It's a long way from Carroll County to the Middle East.
But for some businesses, the distance is shrinking as opportunity in the region expands in the wake of the Persian Gulf war.
Just ask Mark S. Snyder, president of Snyder Body Inc., a truck equipment manufacturer and supplier on Main Street here.
Snyder Body completed its first Middle East transaction about five months ago, when it filled an order from Saudi Arabia for more than $3 million intruck equipment.
And last week Snyder, 44, returned from a 10-daytrip to Dubai, United Arab Emirates. With state officials and representatives of about a dozen other Maryland firms, Snyder took part in a trade fair aimed at helping U.S. businesses develop Middle East markets.
Several hundred U.S. companies participated in the event, called "Made in the U.S.A." and conducted in Dubai from May 13 to 17. State officials said the companies drummed up some $28 million of business.
"There's a vast amount of demand in the gulf region for (U.S.) products," said Snyder, a former Westminster City Council member who lost his seat in the May 13 election.
Previously, the company'sterritory had been limited to Maryland, Delaware, southern Pennsylvania, northern Virginia, Washington and New Jersey.
But a listless U.S. economy, for one, has prompted the company, along with other American businesses, to seek new markets. The attention the Middle East received during the war also has led to heightened commercial interest in the region.
"The domestic market is down, so this is a good time to go over there and try to enhance our position," said Snyder, who bought the 100-year-old company about three years ago.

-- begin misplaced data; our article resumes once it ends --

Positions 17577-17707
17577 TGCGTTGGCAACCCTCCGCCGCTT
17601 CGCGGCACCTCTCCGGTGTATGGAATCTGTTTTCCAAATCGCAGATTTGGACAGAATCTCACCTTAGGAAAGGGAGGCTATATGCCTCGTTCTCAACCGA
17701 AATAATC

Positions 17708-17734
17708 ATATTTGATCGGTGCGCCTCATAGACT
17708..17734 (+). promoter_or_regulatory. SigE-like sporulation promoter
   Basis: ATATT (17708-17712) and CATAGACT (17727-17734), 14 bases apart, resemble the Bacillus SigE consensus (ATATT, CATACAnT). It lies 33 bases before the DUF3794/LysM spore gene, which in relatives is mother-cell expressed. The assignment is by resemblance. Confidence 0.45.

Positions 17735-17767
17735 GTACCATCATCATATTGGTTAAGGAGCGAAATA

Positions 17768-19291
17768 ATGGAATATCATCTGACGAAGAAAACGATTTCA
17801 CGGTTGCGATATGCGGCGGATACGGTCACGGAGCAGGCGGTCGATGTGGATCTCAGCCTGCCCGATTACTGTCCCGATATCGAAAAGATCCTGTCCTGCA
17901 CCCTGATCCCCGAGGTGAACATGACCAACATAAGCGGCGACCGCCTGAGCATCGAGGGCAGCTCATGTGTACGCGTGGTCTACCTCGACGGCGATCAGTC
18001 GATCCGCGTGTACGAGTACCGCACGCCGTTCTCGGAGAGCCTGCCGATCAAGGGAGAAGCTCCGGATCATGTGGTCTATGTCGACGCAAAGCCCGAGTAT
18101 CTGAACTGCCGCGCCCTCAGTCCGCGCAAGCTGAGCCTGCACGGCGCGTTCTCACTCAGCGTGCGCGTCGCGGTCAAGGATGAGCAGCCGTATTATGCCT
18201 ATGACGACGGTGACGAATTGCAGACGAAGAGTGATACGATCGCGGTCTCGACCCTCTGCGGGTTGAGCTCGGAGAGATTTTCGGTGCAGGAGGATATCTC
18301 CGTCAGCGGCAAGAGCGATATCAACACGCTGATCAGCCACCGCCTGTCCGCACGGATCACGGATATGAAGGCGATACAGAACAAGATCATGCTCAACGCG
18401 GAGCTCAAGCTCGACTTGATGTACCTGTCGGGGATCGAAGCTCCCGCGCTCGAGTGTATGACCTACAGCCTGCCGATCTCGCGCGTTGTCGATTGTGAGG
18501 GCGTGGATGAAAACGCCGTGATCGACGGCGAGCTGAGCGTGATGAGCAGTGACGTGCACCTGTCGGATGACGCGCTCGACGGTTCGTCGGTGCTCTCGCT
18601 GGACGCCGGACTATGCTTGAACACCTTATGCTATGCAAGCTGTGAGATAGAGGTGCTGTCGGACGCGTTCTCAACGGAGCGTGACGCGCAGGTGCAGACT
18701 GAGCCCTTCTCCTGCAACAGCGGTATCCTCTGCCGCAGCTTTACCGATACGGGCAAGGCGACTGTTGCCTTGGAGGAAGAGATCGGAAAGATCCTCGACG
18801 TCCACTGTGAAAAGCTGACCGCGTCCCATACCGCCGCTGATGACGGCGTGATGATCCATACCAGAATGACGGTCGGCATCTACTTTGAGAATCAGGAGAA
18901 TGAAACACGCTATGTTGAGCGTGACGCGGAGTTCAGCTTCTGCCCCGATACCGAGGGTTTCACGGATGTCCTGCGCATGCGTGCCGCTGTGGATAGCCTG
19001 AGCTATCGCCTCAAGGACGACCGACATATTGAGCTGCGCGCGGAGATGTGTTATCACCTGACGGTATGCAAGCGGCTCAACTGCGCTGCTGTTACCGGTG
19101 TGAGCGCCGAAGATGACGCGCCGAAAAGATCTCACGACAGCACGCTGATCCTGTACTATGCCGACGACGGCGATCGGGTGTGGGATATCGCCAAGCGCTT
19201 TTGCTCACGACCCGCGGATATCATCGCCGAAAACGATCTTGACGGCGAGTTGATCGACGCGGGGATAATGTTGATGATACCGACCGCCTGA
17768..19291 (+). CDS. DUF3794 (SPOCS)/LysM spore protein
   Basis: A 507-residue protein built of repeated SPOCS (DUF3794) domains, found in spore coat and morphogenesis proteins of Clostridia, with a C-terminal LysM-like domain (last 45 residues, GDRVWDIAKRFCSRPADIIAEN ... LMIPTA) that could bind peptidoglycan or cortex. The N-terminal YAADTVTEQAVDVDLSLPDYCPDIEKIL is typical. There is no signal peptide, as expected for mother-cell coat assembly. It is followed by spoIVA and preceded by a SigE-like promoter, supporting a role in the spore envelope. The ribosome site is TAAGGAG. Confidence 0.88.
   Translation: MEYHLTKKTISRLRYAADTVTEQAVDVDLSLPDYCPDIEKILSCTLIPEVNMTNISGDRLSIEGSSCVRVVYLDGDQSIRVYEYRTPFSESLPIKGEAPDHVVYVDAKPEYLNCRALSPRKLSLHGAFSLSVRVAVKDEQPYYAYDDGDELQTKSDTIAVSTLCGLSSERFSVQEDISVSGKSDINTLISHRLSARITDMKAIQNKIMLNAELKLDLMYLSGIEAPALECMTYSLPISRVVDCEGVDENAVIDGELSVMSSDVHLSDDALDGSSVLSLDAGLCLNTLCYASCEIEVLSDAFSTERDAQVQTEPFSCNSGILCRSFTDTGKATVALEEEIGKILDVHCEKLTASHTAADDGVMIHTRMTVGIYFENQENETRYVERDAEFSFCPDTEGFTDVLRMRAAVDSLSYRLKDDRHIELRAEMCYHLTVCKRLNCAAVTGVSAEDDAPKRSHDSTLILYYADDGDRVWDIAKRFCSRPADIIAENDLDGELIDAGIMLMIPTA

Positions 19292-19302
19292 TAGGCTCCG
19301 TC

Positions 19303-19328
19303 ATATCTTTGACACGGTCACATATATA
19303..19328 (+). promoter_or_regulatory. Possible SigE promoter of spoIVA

The company, which employs about 45 people, makes and distributes equipment such as beds for tow trucks, street sweepers, dump trucks and refrigeration trucks.
Snyder is working to fill orders from the United Arab Emirate for a variety of truck equipment. For example, the company is preparing to ship several water-tank truck beds for a fleet of General Motors Corp. trucks the emirate bought.
Other deals are in the works, he said, including one involving Turkey. While he won't divulge
dollar amount for the pending Dubai deals, Snyder said the Middle East orders should make up "a large proportion" of the company's business in the coming year.
Although the prospects are promising,the hazards of doing business in the gulf region are real. The immense distance involved can mean astronomical shipping costs and demand that orders be filled in precise detail.
Then there's the issue ofgetting paid.
"Dealing internationally is scary," Snyder said. "Anyone can get the business; being paid for it is the problem. There'sno 100
percent way to cover yourself. You put the product on a boat, wave it good-bye, and hope you get paid."
The business potential in the gulf region is not necessarily a result of the war, Snyder said.
"It's been a good place to do business for some time," he said. "It has come to the surface because of the war. We sell them things they don't make."
As well as being tantalized by the business opportunities, Snyder said he was fascinated by the people and culturehe encountered during his first visit to the gulf.
Snyder visitedthe open-air market district in Dubai, known as the "Hong Kong of the Middle East" because of its vibrant commerce and modern culture.
The Maryland entourage was mindful of cultural nuances as it traveled around the region. For instance, it is considered impolite for one to use one's left hand in many ways -- eating, waving, shaking hands -- or to make visible the soles of one's shoes.
"There was a certain sense of paranoia that I was going to do something wrong," said Snyder, who was introduced to members of the emirate's ruling class.